However, the Octavia’s softer set-up gives it a more comfortable ride. It disguises imperfections that bit more effectively, whereas the Leon feels unsettled over scruffy roads and can thump harshly over mid-corner ruts. It’s comfortable the rest of the time,
though, and our Leon’s optional 18in alloys were likely a key factor in its choppier ride. Finding a car with the standard 17in alloys (as fitted to our Octavia) would be a wise decision.
If these cars’ shared engineering shows anywhere, it’s in their performance. Both engines provide near-identical acceleration and are gutsy enough to serve up decent pace, even when the cars are fully loaded. The only difference is that the Octavia’s engine performs marginally better at low revs, although you’ll only really notice this around town.
Refinement is acceptable, if not outstanding, in both cars. The Leon lets more engine noise inside at a steady cruise, so it’s the noisier car on the motorway, despite the Octavia’s door mirrors whipping up more wind noise. However, the Octavia’s noisier suspension is irritating along pockmarked urban roads.
Both cars have light and accurate manual gearshifts and positive clutch pedals that make it easy to pull away and change gear smoothly.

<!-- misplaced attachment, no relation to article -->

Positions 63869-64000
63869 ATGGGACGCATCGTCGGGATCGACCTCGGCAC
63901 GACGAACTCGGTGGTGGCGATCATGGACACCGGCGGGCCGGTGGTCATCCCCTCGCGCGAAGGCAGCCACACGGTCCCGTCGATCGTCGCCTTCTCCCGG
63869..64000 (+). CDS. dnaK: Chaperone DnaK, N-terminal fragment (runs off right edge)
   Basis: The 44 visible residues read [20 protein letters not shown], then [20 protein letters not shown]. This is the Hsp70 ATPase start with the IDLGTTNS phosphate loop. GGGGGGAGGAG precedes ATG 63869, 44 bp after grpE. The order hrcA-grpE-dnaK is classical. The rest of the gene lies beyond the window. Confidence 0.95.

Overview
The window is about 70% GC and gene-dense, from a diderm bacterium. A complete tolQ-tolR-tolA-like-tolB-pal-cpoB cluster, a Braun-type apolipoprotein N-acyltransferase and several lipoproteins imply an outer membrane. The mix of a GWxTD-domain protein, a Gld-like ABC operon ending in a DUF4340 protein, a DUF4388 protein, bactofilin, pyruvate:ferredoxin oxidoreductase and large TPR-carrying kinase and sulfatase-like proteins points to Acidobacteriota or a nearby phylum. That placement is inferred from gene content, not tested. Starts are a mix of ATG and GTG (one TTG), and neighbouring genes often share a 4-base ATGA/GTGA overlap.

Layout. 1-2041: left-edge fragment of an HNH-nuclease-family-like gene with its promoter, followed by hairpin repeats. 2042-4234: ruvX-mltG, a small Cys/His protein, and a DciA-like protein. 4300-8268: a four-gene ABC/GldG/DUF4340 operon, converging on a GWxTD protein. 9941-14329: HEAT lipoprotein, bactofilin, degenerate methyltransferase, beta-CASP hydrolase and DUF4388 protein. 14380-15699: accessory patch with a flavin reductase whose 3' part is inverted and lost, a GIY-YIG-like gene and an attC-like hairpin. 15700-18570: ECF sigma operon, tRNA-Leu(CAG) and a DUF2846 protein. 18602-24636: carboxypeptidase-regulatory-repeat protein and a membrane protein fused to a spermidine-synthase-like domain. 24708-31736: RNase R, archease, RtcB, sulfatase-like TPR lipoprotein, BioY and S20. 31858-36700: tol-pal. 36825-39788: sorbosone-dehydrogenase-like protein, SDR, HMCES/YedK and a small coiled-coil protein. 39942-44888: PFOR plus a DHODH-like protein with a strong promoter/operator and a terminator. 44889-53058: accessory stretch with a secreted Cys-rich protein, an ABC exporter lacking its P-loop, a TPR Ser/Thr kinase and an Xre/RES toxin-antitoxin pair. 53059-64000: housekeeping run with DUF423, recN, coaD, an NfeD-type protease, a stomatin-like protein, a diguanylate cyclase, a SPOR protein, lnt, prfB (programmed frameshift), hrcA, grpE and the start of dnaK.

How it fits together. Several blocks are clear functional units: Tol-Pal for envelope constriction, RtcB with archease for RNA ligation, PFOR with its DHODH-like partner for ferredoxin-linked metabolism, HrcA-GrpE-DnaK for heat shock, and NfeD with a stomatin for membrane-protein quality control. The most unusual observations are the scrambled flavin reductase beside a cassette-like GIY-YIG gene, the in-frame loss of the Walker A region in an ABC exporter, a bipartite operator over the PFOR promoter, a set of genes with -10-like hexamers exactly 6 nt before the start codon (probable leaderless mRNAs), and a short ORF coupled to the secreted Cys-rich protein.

BEHIND THE WHEEL
Driving position, visibility, infotainment, quality
Each car has a sensible dashboard layout with straightforward switches and controls. Skoda’s use of gloss plastics and more streamlined air vent design make the Octavia’s interior look and feel a fraction more upmarket, but neither car feels remotely cheap inside, with mostly high-quality materials.
Both have similarly simple-to-use touchscreen infotainment systems with logical menus. However, while the Leon’s screen is more conveniently positioned higher up the dashboard, it’s smaller (5.0in to 5.8in) and has frustratingly small icons that are sometimes placed right at the edge of the screen, making them tricky to hit accurately while driving.
SPACE AND PRACTICALITY
Front space, rear space, seating exibility, boot
If space is a priority, the Octavia is the better bet; while both cars are impressively roomy in the front, it provides a touch more leg and elbow room in the back.